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BC-IN--Indiana Weekend Digest, IN

March 6, 2019

AP-Indiana stories for the weekend of March 9-10. May be updated. Members using Exchange stories should retain the bylines and newspaper credit lines. If you have questions, please contact the AP-Indiana bureau at 317-639-5501, 800-382-1582 or indy@ap.org.



KOKOMO, Ind. _ Marcus was 13 months old, lying in a bed inside a medical facility, struggling to stay alive. His tiny body was racked by fevers and infections due to severe heart and lung defects. A ventilator and trach tube were the only things keeping him fed and breathing. Marcus was motherless and alone. He was born three months premature, weighing 1-pound, to a heroin addict, and then abandoned at the hospital. No one was coming for Marcus. And that’s when he felt a kiss on the cheek, and heard a voice whisper in his ear. “My name is Kelly. I want to be your mom. Would you like to come home with me?” The voice came from Kokomo native Kelly Lively, who looked down at Marcus with a feeling she had never experienced. “He smiled so big when I kissed his cheek, and I knew I was going to do everything I could to give this baby a chance,” Lively said. “I knew he was my son.” By Carson Gerber. Kokomo Tribune. SENT: 1,630 words, photos requested.


VINCENNES, Ind. _When administrators with the South Knox School Corp. embarked last year on a corporation-wide $15 million renovation project, long-time shop teacher Bob Greene wanted nothing to do with it. “They wanted to move this wall over here and that one over there,” Greene said, gesturing wildly inside his wood shop, sawdust covering just about anything that stood still long enough. “But I tell ya,” he said with a mischievous smile, “I raised so much cain, they eventually said, ‘Eh, I don’t want to fight with him anymore!’ and left it all alone. At 72, Bob Greene proudly considers himself “old-school.” He’s been teaching “shop” classes for more than 50 years, and while he’s resisted some changes — like the movement of walls — he’s embraced others. By Jenny McNeece. Vincennes Sun-Commercial. SENT: 980 words, photos requested.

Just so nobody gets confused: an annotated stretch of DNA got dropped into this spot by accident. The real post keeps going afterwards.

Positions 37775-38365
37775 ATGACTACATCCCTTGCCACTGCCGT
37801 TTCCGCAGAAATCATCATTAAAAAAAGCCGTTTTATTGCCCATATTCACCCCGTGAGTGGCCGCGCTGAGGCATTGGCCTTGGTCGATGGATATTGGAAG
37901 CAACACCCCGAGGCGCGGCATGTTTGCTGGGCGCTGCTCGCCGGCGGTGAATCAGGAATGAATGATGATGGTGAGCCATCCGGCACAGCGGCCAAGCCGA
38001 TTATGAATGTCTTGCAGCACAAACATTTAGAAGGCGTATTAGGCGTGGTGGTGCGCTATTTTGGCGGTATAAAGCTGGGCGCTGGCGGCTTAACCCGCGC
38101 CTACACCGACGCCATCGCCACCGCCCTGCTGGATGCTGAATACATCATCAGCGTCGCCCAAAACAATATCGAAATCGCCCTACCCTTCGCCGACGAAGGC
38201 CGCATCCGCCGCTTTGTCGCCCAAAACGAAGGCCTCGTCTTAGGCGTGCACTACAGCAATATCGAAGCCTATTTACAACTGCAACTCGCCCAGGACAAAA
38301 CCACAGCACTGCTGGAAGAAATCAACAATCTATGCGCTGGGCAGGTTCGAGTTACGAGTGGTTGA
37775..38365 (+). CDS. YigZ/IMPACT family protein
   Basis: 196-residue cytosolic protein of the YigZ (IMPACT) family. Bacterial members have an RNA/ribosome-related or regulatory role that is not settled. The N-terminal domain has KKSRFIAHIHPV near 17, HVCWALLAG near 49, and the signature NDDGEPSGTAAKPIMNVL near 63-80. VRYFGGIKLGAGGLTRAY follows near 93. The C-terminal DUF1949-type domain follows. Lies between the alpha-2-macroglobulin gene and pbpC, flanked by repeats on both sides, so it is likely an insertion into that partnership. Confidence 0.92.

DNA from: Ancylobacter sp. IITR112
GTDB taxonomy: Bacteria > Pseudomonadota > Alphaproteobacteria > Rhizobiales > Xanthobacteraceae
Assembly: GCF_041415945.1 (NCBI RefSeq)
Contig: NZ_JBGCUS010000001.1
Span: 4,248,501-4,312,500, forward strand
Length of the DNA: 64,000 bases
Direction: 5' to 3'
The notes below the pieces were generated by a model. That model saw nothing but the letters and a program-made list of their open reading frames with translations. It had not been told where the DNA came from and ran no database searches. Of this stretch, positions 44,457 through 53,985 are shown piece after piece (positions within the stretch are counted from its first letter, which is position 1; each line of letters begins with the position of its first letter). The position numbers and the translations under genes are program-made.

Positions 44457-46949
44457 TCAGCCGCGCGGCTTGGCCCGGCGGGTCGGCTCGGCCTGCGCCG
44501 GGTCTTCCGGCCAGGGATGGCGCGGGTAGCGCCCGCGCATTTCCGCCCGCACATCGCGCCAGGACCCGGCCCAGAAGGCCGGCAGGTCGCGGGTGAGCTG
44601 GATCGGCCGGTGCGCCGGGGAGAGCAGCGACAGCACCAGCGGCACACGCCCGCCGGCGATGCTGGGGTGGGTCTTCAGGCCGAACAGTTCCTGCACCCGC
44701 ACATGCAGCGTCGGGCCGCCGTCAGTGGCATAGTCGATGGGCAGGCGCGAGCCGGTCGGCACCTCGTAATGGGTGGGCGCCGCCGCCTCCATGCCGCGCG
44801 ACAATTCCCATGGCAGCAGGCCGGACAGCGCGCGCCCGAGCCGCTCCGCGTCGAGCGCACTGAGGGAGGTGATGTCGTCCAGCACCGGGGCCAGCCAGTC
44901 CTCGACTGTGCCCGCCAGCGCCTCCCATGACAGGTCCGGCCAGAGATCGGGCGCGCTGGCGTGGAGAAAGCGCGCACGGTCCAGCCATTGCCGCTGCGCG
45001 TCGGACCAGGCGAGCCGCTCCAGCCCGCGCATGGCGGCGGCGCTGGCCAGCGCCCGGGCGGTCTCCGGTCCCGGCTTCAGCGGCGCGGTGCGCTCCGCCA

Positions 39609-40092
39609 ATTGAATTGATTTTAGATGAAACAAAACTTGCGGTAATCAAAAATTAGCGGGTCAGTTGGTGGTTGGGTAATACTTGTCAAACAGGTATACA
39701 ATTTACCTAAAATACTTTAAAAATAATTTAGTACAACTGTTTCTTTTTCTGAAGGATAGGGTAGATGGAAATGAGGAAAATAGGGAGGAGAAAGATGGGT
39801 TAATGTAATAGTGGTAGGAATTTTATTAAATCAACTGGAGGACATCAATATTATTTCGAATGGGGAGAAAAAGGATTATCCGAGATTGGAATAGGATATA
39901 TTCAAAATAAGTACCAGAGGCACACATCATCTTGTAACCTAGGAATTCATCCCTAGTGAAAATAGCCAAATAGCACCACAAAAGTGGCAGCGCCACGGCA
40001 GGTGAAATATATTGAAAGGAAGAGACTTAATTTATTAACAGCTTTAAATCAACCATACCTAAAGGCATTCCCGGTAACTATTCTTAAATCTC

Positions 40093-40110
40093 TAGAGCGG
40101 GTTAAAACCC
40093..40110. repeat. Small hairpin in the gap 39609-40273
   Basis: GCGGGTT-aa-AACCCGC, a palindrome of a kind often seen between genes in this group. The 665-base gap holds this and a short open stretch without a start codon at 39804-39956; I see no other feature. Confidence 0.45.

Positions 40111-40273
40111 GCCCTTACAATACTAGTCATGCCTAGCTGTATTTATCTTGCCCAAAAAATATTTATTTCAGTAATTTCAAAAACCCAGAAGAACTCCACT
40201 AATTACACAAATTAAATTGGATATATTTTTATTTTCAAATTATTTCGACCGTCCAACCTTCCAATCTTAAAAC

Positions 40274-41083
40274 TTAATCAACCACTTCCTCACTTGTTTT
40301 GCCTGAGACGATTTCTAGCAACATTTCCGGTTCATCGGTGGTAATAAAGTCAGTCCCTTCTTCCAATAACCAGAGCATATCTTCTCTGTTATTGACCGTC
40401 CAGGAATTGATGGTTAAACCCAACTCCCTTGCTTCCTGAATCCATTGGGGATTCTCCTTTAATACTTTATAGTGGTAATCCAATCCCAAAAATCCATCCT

HAMMOND, Ind. _ Monica Spisak gave away most of the photos she had of her son. In the search for Joseph Spisak, his family handed out his photo to different people and agencies. Some of the family photo albums were ruined in a basement flood. Today, Monica Spisak is left with a small photo of her son that she keeps in a safe space. “That’s all I got left,” she said. Joseph Spisak disappeared Jan. 27, 1974, in Hammond when he was 11 years old. His family never saw or heard from him again. Now, after more than 45 years, they still want to know what happened to him. “This family has not quit, has not given up hope and never will,” Steven Spisak, Joseph Spisak’s younger brother, said. By Becky Jacobs. Post-Tribune. SENT: 1,630 words, photos requested.


PENDLETON, Ind. _ A Maple Ridge sixth-grader took the microphone and shared her heart-wrenching experience of considering suicide two years ago. “I was scared to ask my parents for help. How can I get through life without these negative feelings?” she asked tearfully. Her question was for Jenna Scott, survivor of her 14-year-old son Hudson Scott’s death by suicide more than 3 years ago. “If you trust your parents, I strongly encourage you to tell them. If that’s not an option, talk to an adult at school,” Scott answered. “I know it’s hard. I’ve been in your shoes. I know it’s horrible, but it does get better, I promise you.” Scott, who founded Brownsburg-based Project Hudson with her husband, Wesley Scott, was at Pendleton Christian Church to share her story and dispense suicide prevention advice for parents and students at a program titled “It Is Okay to Not Be Okay.” By Rebecca R. Bibbs. The Herald Bulletin. SENT: 780 words, photos requested.